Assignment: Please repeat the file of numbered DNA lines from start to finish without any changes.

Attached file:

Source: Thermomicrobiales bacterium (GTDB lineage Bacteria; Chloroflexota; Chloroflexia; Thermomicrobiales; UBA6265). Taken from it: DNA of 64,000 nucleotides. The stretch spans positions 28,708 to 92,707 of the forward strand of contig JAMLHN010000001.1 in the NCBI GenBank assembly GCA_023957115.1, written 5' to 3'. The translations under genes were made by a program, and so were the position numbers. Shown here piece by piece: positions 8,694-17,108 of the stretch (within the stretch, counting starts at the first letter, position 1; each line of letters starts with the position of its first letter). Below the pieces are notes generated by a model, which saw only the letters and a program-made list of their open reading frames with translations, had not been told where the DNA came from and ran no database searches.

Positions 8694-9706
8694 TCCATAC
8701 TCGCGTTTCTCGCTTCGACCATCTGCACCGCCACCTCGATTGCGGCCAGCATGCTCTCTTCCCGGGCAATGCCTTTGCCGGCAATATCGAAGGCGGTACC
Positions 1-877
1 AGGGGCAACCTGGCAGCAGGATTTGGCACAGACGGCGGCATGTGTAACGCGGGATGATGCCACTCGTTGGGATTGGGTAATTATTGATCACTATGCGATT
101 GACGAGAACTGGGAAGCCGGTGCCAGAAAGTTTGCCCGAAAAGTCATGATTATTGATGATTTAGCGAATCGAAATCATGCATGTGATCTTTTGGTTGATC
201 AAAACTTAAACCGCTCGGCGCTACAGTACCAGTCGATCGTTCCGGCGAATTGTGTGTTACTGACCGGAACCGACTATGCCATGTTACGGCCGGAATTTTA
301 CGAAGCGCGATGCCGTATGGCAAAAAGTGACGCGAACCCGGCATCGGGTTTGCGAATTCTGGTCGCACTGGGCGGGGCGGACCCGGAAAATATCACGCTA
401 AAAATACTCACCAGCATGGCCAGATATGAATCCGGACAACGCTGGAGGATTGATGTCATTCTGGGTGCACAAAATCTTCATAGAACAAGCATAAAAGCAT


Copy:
Source: Thermomicrobiales bacterium (GTDB lineage Bacteria; Chloroflexota; Chloroflexia; Thermomicrobiales; UBA6265). Taken from it: DNA of 64,000 nucleotides. The stretch spans positions 28,708 to 92,707 of the forward strand of contig JAMLHN010000001.1 in the NCBI GenBank assembly GCA_023957115.1, written 5' to 3'. The translations under genes were made by a program, and so were the position numbers. Shown here piece by piece: positions 8,694-17,108 of the stretch (within the stretch, counting starts at the first letter, position 1; each line of letters starts with the position of its first letter). Below the pieces are notes generated by a model, which saw only the letters and a program-made list of their open reading frames with translations, had not been told where the DNA came from and ran no database searches.

Positions 8694-9706
8694 TCCATAC
8701 TCGCGTTTCTCGCTTCGACCATCTGCACCGCCACCTCGATTGCGGCCAGCATGCTCTCTTCCCGGGCAATGCCTTTGCCGGCAATATCGAAGGCGGTACC
Positions 1-877
1 AGGGGCAACCTGGCAGCAGGATTTGGCACAGACGGCGGCATGTGTAACGCGGGATGATGCCACTCGTTGGGATTGGGTAATTATTGATCACTATGCGATT
101 GACGAGAACTGGGAAGCCGGTGCCAGAAAGTTTGCCCGAAAAGTCATGATTATTGATGATTTAGCGAATCGAAATCATGCATGTGATCTTTTGGTTGATC
201 AAAACTTAAACCGCTCGGCGCTACAGTACCAGTCGATCGTTCCGGCGAATTGTGTGTTACTGACCGGAACCGACTATGCCATGTTACGGCCGGAATTTTA
301 CGAAGCGCGATGCCGTATGGCAAAAAGTGACGCGAACCCGGCATCGGGTTTGCGAATTCTGGTCGCACTGGGCGGGGCGGACCCGGAAAATATCACGCTA
401 AAAATACTCACCAGCATGGCCAGATATGAATCCGGACAACGCTGGAGGATTGATGTCATTCTGGGTGCACAAAATCTTCATAGAACAAGCATAAAAGCAT